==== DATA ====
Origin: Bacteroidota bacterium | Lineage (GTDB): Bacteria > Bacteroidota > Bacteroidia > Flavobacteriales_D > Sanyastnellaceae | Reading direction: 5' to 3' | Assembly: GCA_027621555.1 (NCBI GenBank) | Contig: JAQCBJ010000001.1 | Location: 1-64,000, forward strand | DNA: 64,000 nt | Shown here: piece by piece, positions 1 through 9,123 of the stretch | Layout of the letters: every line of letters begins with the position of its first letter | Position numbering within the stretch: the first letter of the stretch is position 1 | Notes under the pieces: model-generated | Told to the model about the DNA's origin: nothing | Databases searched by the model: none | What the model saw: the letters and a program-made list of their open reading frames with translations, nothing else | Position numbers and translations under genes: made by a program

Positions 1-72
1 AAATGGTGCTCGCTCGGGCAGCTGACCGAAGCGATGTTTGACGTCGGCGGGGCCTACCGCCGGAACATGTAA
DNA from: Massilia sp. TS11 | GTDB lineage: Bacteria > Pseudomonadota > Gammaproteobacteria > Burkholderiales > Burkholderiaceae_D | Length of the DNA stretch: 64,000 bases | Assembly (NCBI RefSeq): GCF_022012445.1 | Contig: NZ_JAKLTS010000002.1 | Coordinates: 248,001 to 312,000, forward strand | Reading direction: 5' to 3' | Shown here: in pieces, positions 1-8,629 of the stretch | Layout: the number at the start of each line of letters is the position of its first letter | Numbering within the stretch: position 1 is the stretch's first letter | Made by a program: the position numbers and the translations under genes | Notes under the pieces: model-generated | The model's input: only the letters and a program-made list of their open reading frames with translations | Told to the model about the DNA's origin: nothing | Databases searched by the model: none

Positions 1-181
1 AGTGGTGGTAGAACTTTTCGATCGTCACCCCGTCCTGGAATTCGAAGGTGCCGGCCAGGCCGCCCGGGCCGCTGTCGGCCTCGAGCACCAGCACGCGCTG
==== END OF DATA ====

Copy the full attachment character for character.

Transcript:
Origin: Bacteroidota bacterium | Lineage (GTDB): Bacteria > Bacteroidota > Bacteroidia > Flavobacteriales_D > Sanyastnellaceae | Reading direction: 5' to 3' | Assembly: GCA_027621555.1 (NCBI GenBank) | Contig: JAQCBJ010000001.1 | Location: 1-64,000, forward strand | DNA: 64,000 nt | Shown here: piece by piece, positions 1 through 9,123 of the stretch | Layout of the letters: every line of letters begins with the position of its first letter | Position numbering within the stretch: the first letter of the stretch is position 1 | Notes under the pieces: model-generated | Told to the model about the DNA's origin: nothing | Databases searched by the model: none | What the model saw: the letters and a program-made list of their open reading frames with translations, nothing else | Position numbers and translations under genes: made by a program

Positions 1-72
1 AAATGGTGCTCGCTCGGGCAGCTGACCGAAGCGATGTTTGACGTCGGCGGGGCCTACCGCCGGAACATGTAA
DNA from: Massilia sp. TS11 | GTDB lineage: Bacteria > Pseudomonadota > Gammaproteobacteria > Burkholderiales > Burkholderiaceae_D | Length of the DNA stretch: 64,000 bases | Assembly (NCBI RefSeq): GCF_022012445.1 | Contig: NZ_JAKLTS010000002.1 | Coordinates: 248,001 to 312,000, forward strand | Reading direction: 5' to 3' | Shown here: in pieces, positions 1-8,629 of the stretch | Layout: the number at the start of each line of letters is the position of its first letter | Numbering within the stretch: position 1 is the stretch's first letter | Made by a program: the position numbers and the translations under genes | Notes under the pieces: model-generated | The model's input: only the letters and a program-made list of their open reading frames with translations | Told to the model about the DNA's origin: nothing | Databases searched by the model: none

Positions 1-181
1 AGTGGTGGTAGAACTTTTCGATCGTCACCCCGTCCTGGAATTCGAAGGTGCCGGCCAGGCCGCCCGGGCCGCTGTCGGCCTCGAGCACCAGCACGCGCTG